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Saturday, April 4, 2020  Spokane, Washington  Est. May 19, 1883
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Rangeland firefighting provides model for ranchers and government workers to collaborate

UPDATED: Sun., March 25, 2018

Wildfire consumes sagebrush Aug. 5, 2015, as firefighters let it march down to the Columbia River on the edge of Roosevelt, Wash. (Don Ryan / AP)
Wildfire consumes sagebrush Aug. 5, 2015, as firefighters let it march down to the Columbia River on the edge of Roosevelt, Wash. (Don Ryan / AP)

Rural culture takes pride in self-reliance. Bureaucracies are built on the cult of the expert from out of town. They’ve found common ground in eastern Oregon and southern Idaho, collaborating to create a system of Rangeland Fire Protection Associations to coordinate the equipment and expertise of local ranchers with firefighting agency experts.

It’s not a revolutionary idea. The first association was formed in Oregon in 1964. Formation of the associations accelerated in the 1990s. During the 2017 fire season, Idaho had a total of nine associations representing approximately 330 ranchers, farmers and their hired hands providing protection for over 7.8 million acres.

A bipartisan group of legislators attempted to bring this proven concept to Washington. Substitute House Bill 2562 made it out of the Agriculture and Natural Resources Committee but stalled in Appropriations in the short session. It would have given legal authority to ranchers to protect their own property by being a part of a voluntary association.

Former local resident Molly Linville now operates the KV Ranch near East Wenatchee. Last year, a lightning strike hit public lands upwind of her property, where it could have been readily controlled. The Sutherland Canyon fire eventually swept through 5,500 acres of the 6,000-acre KV Ranch.

It must have been incredibly frustrating. The Department of Natural Resources demanded careful permitting to protect valuable native grasses and shrubs near a private gravel pit on the ranch. Then DNR crews sat in their trucks and watched the same parcel burn, according to Linville.

Wildland fire season brings to mind Smokey the Bear and ponderosa pines, but rangeland is affected as well. Linville has been part of a group pushing SHB 2562, working to educate agency officials on the value of rangelands and the capabilities of local ranchers to be part of an effective fire response.

The largest firefighting agency in the world is the U.S. Forest Service, according to John Giller, director of Fire Fuels and Aviation Management for the Forest Service. He also provides coordination for the Bureau of Land Management. The BLM has a major role in protecting rangelands in the West. Giller spoke at a panel discussion Friday in Yakima, organized by Stanford University’s Bill Lane Center for the American West. He confirmed “rangeland fire protection associations have been tremendously helpful in Oregon.”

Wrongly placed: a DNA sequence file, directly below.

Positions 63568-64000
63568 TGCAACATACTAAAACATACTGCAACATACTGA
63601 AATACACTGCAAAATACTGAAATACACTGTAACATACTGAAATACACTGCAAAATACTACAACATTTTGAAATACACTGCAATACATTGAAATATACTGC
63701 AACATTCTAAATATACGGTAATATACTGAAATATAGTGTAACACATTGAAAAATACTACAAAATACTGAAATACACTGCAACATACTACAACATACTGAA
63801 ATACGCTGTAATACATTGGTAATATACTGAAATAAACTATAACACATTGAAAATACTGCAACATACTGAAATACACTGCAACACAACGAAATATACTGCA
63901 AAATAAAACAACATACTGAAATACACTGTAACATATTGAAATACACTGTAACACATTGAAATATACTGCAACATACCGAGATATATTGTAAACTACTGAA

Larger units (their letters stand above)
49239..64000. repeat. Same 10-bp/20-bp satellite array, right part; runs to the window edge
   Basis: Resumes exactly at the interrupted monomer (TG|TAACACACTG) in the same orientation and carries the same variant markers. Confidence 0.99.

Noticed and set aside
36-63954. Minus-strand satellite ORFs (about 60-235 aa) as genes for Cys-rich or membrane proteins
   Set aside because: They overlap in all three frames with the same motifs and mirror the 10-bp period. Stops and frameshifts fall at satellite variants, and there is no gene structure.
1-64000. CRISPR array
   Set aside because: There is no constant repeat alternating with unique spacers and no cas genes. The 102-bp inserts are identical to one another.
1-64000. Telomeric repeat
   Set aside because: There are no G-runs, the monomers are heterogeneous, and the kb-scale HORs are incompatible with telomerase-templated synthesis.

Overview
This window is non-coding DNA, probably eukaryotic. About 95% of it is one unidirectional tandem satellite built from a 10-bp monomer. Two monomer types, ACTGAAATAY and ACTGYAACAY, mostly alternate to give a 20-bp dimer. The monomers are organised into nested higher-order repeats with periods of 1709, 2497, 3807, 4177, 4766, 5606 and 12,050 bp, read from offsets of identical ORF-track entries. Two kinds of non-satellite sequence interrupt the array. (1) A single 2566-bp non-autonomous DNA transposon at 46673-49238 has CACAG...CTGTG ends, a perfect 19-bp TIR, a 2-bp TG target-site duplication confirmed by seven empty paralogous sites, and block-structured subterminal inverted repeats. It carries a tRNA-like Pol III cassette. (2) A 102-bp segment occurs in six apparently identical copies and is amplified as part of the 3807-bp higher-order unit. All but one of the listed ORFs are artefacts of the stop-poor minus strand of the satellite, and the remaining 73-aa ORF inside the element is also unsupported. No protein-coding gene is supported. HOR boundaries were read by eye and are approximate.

A study by the Northwest Fire Science Consortium found the associations to be an effective alternative to the outside expert driven model commonly deployed in fire response. The study methodology included interviews with 63 individuals and four case studies, two each in Idaho and Oregon. The key findings seem obvious.

Ranchers are motivated to protect their property and their neighbors. They are on the spot, with equipment, with knowledge of local conditions and peculiarities of terrain that create hazards to firefighting and opportunities to corral a wildfire.

Time spent together planning and training builds trust. Federal agency personnel and stubbornly independent ranchers can both set aside their suspicions and communication improves. The “us and them” language fades and the focus is on getting the job done.

The study suggested building on those new relationships for prevention by managing grazing and prescriptive fire for healthier rangeland ecosystems, in advance of the inevitable lightning strikes.

The model has relevance beyond rangeland. DNR’s long-standing Firewise Communities program effectively brings neighbors together to prepare their piece of the wildland urban interface for potential fire. Prevention and preparation are essential to reduce the cost of fire suppression, a cost borne by all taxpayers.

Following the rangeland association model could be a benefit on the fire response side as well. The National Fire Science Consortium suggests developing systems to safely enable greater local involvement. Shared training, “experience, repeated interactions, and being given responsibility may help local participants gain broader understanding of professional firefighting techniques, and in turn increase professional comfort with and regard for local knowledge and values.”

SHB 2562 will likely be reintroduced in the next session, with a new bill number. It’ll be worth watching. Meanwhile, it’s time to get ready for fire season.

Editor’s note: This story was altered on Sunday, March 25 to remove incorrect information about an East Wenatchee ranch family’s right to build a fireline on private property.

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